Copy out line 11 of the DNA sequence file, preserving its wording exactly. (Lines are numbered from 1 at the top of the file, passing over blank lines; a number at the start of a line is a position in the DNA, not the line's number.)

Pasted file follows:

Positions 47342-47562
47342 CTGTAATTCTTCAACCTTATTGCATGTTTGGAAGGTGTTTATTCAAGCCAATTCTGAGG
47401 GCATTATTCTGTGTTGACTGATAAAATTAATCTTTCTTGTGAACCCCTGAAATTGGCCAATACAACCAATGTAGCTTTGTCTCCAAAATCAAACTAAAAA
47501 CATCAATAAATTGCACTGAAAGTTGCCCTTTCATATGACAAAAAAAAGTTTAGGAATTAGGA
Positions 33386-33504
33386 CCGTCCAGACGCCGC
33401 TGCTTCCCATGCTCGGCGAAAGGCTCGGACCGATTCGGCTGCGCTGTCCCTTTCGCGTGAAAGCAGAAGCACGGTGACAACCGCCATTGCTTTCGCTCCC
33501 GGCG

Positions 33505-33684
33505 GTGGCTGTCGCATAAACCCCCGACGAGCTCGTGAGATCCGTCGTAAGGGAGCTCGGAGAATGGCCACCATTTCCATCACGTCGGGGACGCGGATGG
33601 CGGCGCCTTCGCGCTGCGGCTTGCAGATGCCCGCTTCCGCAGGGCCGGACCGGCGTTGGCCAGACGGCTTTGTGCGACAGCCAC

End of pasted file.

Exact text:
33601 CGGCGCCTTCGCGCTGCGGCTTGCAGATGCCCGCTTCCGCAGGGCCGGACCGGCGTTGGCCAGACGGCTTTGTGCGACAGCCAC